CHICAGO — During the presidential address of the AAP 2017 National Conference & Exhibition, Fernando Stein, MD, FAAP encouraged pediatricians to continue to ‘safeguard public health’ by advocating for policies that reduce the rate of firearm-related injuries and deaths in the United States.
“There is no secret about what is happening in our neighborhoods and our nation,” Stein said. “Firearm-related incidents are the third leading cause of death among U.S. children 1-17 years of age — 4.2% of all U.S. children witnessed a shooting last year.”
As a candidate for AAP president-elect in 2015, Stein prioritized the ‘public health problem’ of gun violence among children as a focus area that he believed the AAP could address through renewed legislative efforts.
“In 2015, the AAP joined with seven other medical organizations and the American Bar Association in the publication of a joint statement, asking for the elimination of physician ‘gag laws,’ universal background checks, and restricting the manufacture and sale of military-style assault weapons,” Stein said. “The American Bar Association also supported the counsel that this recommendation did not conflict with the Second Amendment.”
In the address, Stein stressed the fact that more than 7,000 children are killed or injured by firearms annually, and 19 are killed or injured daily, findings which were revealed in a recent study published in Pediatrics by Katherine A. Fowler, PhD, and colleagues.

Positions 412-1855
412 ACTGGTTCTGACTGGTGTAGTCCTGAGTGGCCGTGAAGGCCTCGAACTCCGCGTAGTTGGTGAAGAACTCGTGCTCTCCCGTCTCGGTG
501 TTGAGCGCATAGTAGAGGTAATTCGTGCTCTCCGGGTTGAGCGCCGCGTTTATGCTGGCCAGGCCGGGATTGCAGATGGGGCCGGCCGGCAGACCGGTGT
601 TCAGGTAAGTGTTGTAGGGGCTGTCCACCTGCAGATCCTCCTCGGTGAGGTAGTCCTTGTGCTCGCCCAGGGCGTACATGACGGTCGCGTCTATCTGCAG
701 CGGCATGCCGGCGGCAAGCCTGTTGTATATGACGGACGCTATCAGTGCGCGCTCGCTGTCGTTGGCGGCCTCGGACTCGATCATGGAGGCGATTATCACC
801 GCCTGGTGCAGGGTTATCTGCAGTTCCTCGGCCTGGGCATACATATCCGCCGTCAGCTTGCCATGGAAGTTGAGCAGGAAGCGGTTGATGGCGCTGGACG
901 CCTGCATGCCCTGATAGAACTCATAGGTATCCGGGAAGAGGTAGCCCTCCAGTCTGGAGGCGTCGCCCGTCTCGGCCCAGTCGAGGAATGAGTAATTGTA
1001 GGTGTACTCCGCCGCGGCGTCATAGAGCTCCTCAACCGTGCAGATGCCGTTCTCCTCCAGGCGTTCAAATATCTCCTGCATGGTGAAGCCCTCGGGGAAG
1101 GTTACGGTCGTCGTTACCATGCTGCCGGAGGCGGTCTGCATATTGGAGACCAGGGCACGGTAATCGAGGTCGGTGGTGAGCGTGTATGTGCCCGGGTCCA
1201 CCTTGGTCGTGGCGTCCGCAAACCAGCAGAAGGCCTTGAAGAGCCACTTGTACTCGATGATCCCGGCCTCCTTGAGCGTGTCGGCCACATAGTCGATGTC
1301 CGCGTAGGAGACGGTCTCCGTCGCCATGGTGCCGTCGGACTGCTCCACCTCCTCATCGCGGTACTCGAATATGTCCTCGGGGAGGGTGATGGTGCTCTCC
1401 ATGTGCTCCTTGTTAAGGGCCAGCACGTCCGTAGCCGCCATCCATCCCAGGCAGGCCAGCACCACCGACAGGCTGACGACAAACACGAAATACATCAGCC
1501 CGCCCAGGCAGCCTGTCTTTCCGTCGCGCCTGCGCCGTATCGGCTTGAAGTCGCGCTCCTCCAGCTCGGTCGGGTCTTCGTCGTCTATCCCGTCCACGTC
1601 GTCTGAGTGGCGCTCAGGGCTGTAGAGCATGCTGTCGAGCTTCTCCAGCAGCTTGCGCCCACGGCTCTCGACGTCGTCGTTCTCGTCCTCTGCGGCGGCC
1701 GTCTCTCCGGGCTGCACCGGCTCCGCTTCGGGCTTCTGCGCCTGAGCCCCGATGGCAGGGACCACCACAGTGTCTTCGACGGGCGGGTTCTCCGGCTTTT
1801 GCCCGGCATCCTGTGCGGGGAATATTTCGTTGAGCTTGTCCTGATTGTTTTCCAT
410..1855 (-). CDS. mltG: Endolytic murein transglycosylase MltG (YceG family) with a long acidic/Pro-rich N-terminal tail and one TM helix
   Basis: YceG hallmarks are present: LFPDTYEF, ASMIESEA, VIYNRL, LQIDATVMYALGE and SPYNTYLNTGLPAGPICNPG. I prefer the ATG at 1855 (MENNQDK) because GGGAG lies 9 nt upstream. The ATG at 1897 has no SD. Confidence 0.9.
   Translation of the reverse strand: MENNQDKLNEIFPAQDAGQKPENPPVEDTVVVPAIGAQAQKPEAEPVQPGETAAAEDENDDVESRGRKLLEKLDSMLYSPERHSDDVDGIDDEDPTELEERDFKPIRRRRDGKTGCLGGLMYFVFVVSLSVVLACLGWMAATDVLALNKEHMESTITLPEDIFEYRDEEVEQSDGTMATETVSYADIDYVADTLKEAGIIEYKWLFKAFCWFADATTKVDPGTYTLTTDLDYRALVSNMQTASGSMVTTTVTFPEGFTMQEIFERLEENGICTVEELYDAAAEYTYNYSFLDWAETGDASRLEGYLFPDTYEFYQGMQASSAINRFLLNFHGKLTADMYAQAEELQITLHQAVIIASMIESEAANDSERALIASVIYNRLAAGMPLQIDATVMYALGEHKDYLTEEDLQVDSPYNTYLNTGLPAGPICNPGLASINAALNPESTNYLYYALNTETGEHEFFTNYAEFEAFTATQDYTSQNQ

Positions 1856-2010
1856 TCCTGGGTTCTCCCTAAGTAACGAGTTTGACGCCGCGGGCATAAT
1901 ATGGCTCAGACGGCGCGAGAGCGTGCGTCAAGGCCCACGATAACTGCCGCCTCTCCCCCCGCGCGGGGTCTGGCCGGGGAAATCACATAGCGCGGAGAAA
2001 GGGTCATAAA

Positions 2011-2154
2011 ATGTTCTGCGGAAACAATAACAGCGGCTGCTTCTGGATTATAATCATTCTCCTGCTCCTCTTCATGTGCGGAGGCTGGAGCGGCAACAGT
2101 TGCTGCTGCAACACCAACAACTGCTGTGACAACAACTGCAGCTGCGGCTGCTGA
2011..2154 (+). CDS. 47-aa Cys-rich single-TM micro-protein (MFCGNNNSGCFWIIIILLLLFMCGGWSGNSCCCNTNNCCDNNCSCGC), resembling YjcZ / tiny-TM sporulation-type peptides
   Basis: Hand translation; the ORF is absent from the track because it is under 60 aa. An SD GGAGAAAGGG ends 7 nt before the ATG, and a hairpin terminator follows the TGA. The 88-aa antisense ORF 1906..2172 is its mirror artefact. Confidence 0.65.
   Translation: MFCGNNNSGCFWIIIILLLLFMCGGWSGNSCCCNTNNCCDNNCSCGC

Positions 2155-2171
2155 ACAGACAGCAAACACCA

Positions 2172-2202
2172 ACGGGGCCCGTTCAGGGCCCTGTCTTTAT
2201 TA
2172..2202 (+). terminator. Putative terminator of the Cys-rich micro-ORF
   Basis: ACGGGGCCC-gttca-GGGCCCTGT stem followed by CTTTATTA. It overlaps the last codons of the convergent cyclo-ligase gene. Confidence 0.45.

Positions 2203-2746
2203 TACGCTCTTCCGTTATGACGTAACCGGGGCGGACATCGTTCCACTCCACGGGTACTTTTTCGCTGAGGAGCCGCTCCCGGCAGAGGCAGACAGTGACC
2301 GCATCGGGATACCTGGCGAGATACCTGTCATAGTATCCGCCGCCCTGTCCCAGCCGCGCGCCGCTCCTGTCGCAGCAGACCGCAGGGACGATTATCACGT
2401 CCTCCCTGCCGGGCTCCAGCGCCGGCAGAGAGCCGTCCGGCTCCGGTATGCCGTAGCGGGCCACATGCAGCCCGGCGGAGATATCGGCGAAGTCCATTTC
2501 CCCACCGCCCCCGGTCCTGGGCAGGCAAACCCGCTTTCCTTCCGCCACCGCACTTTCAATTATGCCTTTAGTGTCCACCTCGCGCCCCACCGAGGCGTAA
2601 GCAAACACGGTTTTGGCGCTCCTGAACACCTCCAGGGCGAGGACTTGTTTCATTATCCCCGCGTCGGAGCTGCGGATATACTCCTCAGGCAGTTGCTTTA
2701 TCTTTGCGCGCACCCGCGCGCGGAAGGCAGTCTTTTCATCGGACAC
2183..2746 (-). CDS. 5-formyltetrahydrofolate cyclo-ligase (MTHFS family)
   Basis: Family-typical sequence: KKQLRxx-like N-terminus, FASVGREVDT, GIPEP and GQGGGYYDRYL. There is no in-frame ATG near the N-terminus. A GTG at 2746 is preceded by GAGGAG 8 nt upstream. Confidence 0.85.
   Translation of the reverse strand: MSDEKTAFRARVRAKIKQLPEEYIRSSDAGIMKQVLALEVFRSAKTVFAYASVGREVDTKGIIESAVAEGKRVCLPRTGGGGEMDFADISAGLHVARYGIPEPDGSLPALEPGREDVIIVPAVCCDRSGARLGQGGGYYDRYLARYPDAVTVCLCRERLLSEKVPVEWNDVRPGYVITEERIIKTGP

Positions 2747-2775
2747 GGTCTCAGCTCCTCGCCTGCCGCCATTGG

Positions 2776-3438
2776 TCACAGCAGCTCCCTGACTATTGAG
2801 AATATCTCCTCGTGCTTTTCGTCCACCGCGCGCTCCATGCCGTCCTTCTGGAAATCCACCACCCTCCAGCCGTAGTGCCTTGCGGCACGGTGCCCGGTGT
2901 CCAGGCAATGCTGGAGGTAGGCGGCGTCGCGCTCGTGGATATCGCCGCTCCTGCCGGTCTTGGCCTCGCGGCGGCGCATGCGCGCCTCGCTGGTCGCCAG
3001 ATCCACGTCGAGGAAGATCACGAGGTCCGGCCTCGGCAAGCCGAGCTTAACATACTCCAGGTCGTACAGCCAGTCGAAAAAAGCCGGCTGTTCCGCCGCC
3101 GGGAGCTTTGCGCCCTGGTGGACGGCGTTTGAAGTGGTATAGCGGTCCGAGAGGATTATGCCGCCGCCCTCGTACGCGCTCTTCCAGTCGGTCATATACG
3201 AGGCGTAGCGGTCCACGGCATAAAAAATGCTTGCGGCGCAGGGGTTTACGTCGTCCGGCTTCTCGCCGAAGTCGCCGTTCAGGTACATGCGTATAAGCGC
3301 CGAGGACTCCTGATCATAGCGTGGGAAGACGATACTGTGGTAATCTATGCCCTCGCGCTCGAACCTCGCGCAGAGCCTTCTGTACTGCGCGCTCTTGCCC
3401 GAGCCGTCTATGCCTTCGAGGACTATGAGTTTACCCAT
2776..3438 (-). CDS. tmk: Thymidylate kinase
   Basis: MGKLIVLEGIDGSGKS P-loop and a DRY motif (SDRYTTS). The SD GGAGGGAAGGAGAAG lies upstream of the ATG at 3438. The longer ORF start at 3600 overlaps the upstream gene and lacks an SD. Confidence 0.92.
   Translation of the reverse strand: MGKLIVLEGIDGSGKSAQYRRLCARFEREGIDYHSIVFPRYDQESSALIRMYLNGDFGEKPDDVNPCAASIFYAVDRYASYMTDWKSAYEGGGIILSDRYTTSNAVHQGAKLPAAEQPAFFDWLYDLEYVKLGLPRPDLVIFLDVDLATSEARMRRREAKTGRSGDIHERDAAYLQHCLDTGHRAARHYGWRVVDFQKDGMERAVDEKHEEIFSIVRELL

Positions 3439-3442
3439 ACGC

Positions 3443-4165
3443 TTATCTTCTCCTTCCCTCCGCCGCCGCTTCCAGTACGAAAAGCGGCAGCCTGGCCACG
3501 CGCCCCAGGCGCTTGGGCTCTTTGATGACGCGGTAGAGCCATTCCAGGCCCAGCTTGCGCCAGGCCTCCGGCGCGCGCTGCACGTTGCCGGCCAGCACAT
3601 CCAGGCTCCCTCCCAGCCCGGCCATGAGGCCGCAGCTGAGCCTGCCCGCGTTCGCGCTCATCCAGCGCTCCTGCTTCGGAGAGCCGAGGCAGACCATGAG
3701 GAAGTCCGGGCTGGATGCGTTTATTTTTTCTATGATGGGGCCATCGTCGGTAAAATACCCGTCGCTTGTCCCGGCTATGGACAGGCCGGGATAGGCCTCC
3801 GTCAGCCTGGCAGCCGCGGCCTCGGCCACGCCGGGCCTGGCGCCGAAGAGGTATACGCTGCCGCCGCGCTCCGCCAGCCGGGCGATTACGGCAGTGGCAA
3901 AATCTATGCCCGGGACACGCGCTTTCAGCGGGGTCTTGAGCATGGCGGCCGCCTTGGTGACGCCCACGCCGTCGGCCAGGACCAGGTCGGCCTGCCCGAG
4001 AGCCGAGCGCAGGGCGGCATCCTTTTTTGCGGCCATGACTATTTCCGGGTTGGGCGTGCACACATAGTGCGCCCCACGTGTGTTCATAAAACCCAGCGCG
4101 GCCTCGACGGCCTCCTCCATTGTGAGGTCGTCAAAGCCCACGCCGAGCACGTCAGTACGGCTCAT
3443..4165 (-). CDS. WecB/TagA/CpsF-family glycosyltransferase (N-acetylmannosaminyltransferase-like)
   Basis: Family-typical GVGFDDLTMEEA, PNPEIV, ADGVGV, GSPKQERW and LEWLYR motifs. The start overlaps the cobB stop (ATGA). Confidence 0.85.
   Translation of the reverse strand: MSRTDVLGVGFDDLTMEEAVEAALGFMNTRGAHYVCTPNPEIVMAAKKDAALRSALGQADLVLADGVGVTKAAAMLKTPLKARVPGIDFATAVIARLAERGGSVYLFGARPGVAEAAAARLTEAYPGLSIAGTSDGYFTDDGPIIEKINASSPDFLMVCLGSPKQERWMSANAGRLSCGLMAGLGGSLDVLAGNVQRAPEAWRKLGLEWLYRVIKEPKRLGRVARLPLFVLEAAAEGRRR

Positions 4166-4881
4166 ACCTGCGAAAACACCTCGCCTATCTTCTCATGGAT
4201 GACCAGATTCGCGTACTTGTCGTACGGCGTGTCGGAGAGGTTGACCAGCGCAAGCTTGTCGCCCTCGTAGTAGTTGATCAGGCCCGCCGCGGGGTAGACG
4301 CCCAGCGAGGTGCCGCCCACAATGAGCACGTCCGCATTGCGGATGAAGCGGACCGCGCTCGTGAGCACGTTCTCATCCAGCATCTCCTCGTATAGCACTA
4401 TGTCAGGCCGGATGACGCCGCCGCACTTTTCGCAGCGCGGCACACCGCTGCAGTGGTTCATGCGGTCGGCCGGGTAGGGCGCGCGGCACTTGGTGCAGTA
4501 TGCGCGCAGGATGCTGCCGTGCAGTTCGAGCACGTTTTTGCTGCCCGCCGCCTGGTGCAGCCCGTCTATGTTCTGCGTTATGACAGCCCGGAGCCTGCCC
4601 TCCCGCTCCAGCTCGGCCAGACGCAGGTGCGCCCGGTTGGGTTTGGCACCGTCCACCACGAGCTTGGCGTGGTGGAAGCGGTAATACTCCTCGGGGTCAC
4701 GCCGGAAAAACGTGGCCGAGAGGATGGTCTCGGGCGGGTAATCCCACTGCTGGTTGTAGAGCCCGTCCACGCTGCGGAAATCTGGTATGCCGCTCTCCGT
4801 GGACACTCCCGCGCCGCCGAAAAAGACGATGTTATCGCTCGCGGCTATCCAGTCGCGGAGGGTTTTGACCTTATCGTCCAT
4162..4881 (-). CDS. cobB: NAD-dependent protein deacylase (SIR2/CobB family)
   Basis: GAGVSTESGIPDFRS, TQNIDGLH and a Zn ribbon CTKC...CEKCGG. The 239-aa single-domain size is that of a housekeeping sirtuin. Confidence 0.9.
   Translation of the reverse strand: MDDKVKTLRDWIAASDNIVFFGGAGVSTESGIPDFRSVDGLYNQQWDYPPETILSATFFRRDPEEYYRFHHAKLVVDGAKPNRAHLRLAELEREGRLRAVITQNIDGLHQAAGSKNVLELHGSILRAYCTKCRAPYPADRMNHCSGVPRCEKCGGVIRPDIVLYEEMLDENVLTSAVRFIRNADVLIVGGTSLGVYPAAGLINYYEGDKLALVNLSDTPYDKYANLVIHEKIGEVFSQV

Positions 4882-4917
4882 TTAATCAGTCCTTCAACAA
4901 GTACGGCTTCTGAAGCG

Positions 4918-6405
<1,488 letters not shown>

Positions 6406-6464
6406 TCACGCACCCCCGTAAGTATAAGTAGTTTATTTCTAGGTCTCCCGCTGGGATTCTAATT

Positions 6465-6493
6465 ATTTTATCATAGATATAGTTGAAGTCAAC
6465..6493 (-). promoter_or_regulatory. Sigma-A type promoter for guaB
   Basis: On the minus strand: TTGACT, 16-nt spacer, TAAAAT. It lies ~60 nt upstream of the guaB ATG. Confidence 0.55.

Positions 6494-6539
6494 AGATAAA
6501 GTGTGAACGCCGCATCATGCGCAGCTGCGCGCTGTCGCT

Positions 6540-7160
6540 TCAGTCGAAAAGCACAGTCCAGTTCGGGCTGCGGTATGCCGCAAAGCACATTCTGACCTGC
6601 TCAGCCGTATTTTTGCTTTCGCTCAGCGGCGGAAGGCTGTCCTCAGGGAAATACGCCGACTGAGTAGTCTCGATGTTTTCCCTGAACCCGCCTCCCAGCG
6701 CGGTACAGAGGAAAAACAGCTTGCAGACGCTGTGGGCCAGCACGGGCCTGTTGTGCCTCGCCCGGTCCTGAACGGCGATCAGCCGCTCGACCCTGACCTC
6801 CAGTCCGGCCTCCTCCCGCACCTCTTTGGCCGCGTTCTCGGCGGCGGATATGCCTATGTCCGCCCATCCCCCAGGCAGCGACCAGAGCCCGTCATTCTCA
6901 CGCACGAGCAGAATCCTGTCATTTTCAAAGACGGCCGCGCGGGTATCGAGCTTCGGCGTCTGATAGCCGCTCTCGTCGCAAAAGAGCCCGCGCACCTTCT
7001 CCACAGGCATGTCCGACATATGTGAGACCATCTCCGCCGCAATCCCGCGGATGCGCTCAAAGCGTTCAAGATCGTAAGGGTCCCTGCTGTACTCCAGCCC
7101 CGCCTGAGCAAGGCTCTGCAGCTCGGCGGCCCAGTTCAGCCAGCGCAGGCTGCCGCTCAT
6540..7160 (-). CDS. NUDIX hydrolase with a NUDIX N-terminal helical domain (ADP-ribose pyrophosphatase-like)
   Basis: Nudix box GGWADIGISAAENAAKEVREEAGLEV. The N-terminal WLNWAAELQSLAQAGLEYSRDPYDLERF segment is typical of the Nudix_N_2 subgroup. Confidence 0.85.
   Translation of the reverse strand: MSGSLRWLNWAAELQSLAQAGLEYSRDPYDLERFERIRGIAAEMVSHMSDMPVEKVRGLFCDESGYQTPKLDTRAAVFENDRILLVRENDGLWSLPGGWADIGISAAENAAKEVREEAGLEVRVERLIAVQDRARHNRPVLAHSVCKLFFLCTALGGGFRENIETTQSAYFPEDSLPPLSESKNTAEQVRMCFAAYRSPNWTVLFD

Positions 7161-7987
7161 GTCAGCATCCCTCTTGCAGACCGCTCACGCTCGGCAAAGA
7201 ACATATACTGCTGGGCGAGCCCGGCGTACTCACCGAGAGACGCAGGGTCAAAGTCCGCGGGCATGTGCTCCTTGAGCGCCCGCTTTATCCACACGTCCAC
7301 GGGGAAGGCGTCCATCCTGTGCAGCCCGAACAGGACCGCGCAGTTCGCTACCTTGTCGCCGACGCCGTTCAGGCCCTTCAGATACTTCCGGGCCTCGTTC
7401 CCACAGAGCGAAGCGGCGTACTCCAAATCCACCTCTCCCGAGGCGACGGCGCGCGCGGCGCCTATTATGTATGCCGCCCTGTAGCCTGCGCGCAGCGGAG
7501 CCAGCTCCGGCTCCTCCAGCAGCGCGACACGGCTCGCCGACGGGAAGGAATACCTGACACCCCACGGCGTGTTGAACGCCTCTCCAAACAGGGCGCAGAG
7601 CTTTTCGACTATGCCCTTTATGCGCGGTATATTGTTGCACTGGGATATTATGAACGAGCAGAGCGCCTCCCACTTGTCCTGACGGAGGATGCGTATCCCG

“Firearm injuries represent a major problem,” Stein said. “In the Annals of Internal Medicine statement, the authors noted that ‘Just as physicians worked to safeguard public health by promoting smoking bans in public places, we should draw on similar motivations and strategies to promote sensible, evidence-based laws to decrease the harms associated with gun violence. It is our responsibility to do so.’”
To illustrate the true cost of the ‘gun violence epidemic’, Stein referenced the 2010 report from the Pacific Institute for Research and Evaluation, which determined that firearm injuries cost the U.S. more than $174 billion in a single year — approximately $564 per American — to pay for skyrocketing medical expenses, mental health care and criminal justice costs.
“How much could we do with the budget of the estimated annual firearm-related costs of $174 billion?” Stein said. “We could pay for health care.”– by Bob Stott
Stein F. P1070: AAP President’s Address. Presented at: The 2017 AAP National Conference & Exhibition; Sept. 16-19; Chicago.
Disclosure: Infectious Diseases in Children could not obtain disclosure information before publication.